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Re: Selector Syntax Survey - subject indicator vs :has()

From: Bruno de Oliveira Abinader <bruno.d@partner.samsung.com>
Date: Wed, 12 Feb 2014 13:17:34 +0000
To: Pete Boere <pete@the-echoplex.net>
Cc: Daniel Glazman <daniel.glazman@disruptive-innovations.com>, www-style list <www-style@w3.org>
Message-id: <F7498596-394A-4187-82E6-3F7A7512B6A2@partner.samsung.com>
On Feb 12, 2014, at 5:49 AM, Pete Boere <pete@the-echoplex.net> wrote:

> In the comments to the earlier survey, I noticed someone choosing :has() because '!' means negation in programming languages.
> But this does not to apply to CSS for the following reasons:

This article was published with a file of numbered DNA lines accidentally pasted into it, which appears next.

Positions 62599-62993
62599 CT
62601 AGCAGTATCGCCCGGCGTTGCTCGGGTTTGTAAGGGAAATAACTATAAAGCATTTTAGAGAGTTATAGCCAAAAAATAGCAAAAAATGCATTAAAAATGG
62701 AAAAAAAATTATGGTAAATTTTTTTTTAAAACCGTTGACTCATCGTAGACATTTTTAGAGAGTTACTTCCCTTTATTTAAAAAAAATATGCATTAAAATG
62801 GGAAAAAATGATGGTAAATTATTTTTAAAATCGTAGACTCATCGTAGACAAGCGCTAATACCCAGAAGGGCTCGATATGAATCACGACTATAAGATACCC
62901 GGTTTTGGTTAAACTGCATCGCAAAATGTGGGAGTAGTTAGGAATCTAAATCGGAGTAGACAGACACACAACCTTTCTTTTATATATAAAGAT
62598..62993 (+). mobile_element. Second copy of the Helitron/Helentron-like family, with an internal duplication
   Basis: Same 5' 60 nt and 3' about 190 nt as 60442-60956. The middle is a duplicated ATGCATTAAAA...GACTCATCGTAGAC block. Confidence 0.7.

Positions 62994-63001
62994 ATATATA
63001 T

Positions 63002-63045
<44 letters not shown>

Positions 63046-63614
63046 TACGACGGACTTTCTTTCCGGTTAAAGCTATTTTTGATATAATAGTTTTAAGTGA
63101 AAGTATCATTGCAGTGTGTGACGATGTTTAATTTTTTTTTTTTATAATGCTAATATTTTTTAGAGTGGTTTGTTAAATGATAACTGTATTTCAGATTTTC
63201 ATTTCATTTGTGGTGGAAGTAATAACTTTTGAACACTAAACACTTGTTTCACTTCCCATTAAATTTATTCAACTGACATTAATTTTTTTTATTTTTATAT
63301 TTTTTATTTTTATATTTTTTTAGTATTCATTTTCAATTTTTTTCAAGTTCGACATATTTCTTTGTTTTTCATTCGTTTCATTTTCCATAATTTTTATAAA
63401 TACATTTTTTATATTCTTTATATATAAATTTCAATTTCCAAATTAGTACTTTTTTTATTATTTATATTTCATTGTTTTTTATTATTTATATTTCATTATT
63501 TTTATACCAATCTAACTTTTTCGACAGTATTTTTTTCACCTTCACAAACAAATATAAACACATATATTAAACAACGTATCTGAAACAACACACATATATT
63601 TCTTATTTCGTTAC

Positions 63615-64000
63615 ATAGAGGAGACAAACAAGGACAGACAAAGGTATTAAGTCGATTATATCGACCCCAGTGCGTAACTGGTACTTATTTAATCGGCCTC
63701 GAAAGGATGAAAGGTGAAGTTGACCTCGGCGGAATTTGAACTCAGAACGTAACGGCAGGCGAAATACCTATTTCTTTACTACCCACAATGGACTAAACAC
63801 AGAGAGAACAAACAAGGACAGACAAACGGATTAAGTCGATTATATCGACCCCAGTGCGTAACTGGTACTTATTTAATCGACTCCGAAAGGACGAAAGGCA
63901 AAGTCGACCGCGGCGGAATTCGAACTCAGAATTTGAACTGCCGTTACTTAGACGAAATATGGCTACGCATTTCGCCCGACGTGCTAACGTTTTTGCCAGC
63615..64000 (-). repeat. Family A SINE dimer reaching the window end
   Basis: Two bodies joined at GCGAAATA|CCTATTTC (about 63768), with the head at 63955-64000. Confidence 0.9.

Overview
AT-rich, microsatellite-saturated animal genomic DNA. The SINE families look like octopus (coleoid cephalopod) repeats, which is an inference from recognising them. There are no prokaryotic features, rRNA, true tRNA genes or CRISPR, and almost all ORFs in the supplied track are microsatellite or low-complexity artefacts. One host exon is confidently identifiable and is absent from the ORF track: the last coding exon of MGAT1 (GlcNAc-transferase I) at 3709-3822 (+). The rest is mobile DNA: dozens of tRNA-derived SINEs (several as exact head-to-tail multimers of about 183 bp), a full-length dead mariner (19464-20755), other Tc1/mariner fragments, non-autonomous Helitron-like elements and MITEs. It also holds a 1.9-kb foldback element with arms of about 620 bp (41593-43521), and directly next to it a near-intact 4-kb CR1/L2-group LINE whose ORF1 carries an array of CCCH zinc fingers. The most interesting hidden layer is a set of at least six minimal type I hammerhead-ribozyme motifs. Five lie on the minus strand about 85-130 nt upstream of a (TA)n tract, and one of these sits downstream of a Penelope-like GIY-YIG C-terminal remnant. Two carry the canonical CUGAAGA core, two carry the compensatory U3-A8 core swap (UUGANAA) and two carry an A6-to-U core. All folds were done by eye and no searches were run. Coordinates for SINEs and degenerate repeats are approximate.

> 1. With `!important` the exclamation mark already has a meaning in CSS, which is *the opposite* of negation. Like in the regular written word, it indicates emphasis.
> 2. CSS is not a programming language, like SASS (of which voters may be more familiar with).
> So by that reasoning the exclaimation mark is a strong choice, since it indicates emphasis and already has precedence in CSS syntax.

I'd like to share my thoughts on this subject - CSS Selectors tend to behave similarly to regular expressions in some way, and for that I'd say that if we go on using "^E > F"  it could be also seen as "select all E elements except the ones in which F is a child". This is how POSIX regular expressions defines its usage under brackets [1]: "Within brackets, ^ can be used to invert the membership of the character class being specified."

[1] http://www.gnu.org/software/findutils/manual/html_node/find_html/posix_002dextended-regular-expression-syntax.html


Received on Wednesday, 12 February 2014 13:18:05 UTC

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